Dean was going to kill him, and that... that really just put a damper on his entire day.

Dean pushed back the sickness that roiled up inside his stomach. There were so few people left, so few reasons to keep going, that for a long, serious moment, Dean considered letting Yeager live; letting him infiltrate the camp until everyone within was either devoured or infected. Enough. That's it. The end.

He turned up the music, trying to drown out his own thoughts with the smooth, instrumental style of Booker T. & The M.G.s.

He'd give the guy a beer. The thought flit through his head quickly, and he had to hold onto it, grab it and wrestle it down before it flew right back out of his head. He'd give Yeager one last beer; he deserved at least that. Every guy deserved at least that.

The matter was settled then, and Dean was all set to drive back to Chitaqua so he could murder the man riding shotgun, when a rather unfortunate event occurred.

Someone ghosted their way into the middle of the road.

Dean hadn't seen a ghost in years. He almost missed them, to be honest. His surprise was so sudden, he couldn't stop the involuntary muscle spasm that prompted his vehicle to go careening into the nearest ditch, because that was where vehicles often went careening towards. He'd been going pretty damned fast, but he'd slammed on the breaks and slowed down enough that, by the time he wrecked, the damage wasn't anything too sinister. It was mostly superficial.

His anger, however, was bone-deep.

"Shit," he hissed to himself, glanced to the right to make sure Yeager was alright (Though, honestly? He was kind of hoping the man had died in the crash. Made things easier later on) and then looked to his left and drew in a ragged breath when he was met with a face that was surprisingly close.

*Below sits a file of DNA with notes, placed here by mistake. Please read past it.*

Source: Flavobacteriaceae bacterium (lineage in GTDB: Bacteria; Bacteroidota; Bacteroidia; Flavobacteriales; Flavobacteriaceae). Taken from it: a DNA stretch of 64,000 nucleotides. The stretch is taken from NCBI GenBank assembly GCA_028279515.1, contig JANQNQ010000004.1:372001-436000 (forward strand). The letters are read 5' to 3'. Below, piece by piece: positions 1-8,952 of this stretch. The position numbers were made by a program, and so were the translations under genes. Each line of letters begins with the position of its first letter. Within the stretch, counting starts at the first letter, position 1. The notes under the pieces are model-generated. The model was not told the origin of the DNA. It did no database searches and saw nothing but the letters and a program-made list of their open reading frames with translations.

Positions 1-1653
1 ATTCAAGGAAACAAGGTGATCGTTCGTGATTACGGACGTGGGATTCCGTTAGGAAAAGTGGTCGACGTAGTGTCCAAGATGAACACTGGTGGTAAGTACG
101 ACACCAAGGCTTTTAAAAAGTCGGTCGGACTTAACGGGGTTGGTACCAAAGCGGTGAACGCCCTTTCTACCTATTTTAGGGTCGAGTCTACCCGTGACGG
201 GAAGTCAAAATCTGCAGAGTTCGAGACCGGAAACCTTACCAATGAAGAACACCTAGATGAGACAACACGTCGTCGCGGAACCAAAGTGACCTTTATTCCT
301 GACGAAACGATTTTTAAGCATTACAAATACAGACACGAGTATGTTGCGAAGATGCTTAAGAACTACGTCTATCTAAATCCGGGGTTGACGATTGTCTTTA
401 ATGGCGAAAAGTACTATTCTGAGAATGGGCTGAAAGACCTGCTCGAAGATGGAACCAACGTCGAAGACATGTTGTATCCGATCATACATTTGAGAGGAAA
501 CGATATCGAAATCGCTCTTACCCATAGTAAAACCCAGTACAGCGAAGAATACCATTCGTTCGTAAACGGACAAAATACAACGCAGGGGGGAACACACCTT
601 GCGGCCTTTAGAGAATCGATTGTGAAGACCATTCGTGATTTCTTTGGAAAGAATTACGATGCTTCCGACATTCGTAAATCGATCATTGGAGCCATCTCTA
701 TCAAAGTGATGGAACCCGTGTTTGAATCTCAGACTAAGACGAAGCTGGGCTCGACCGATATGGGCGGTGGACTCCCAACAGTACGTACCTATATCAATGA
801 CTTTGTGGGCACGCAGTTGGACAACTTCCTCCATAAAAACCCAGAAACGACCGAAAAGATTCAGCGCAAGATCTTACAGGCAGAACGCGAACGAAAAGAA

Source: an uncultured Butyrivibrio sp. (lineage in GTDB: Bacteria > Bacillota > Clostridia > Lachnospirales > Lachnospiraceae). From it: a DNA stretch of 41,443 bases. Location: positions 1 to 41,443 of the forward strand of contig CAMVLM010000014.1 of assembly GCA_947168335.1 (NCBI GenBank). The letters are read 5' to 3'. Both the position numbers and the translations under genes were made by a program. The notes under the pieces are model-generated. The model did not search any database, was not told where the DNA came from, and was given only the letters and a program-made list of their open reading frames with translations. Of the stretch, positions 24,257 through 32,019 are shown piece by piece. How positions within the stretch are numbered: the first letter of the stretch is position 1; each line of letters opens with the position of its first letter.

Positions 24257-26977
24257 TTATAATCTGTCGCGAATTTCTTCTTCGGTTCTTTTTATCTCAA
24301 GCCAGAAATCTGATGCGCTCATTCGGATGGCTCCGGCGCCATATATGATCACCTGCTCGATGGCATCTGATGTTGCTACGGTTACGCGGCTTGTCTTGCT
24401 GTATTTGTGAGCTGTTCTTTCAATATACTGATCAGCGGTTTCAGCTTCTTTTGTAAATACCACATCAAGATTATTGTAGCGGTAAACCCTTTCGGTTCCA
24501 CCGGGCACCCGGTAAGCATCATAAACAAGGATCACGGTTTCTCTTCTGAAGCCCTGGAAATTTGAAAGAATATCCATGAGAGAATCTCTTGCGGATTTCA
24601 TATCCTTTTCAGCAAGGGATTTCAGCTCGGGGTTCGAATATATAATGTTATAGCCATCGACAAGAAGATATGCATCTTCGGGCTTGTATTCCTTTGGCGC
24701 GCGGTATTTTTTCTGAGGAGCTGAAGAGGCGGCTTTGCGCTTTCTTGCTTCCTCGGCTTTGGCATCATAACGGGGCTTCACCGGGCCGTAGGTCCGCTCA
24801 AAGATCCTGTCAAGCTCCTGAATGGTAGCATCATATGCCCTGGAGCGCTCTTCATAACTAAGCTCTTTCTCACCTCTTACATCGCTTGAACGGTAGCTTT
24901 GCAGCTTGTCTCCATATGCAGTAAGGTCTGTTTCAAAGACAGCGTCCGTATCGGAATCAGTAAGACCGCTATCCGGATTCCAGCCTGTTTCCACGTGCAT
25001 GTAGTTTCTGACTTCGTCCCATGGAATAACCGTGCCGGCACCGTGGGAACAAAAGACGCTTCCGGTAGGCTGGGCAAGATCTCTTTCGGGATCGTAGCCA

His first instinct was to punch the ever-living hell out of the idiot poking his head into the jeep -- he couldn't help it. You live in a world of violence, you learn to react in kind.

Still, all that accomplished was to seriously bang up his hand. Which should have been the first warning sign, really, but Dean was currently seeing red at the moment, and so couldn't really focus on anything except the blinding, furious urge to shoot someone in the face.

That deflated in less than a moment, though, because when he jumped out and pointed his gun, when he got a good long look at the guy; when blue eyes had struck through his heart like a stake, and the sheer intent oozing from the pores of the other's skin beat against his body like a physical weight, he realized it wasn't a ghost at all, that is was -- Cas.

And not just 'Cas', but Castiel, the angel of olden days; unless Cas was playing some elaborate prank on him, and Dean wouldn't really put that behind him, the sadistic bastard he was. Still, he couldn't deny the uncanny, somewhat creepy feeling that the other man was peering straight into his soul. Plus, where the hell had he found that trench coat?

To confirm his screaming suspicions, Castiel canted his head to the right and peered through him in that intrinsically Cas manner that he hadn't been subject to in a long, long time. The man before him was way too lucid, with eyes far too bright and far too clear to be comforting.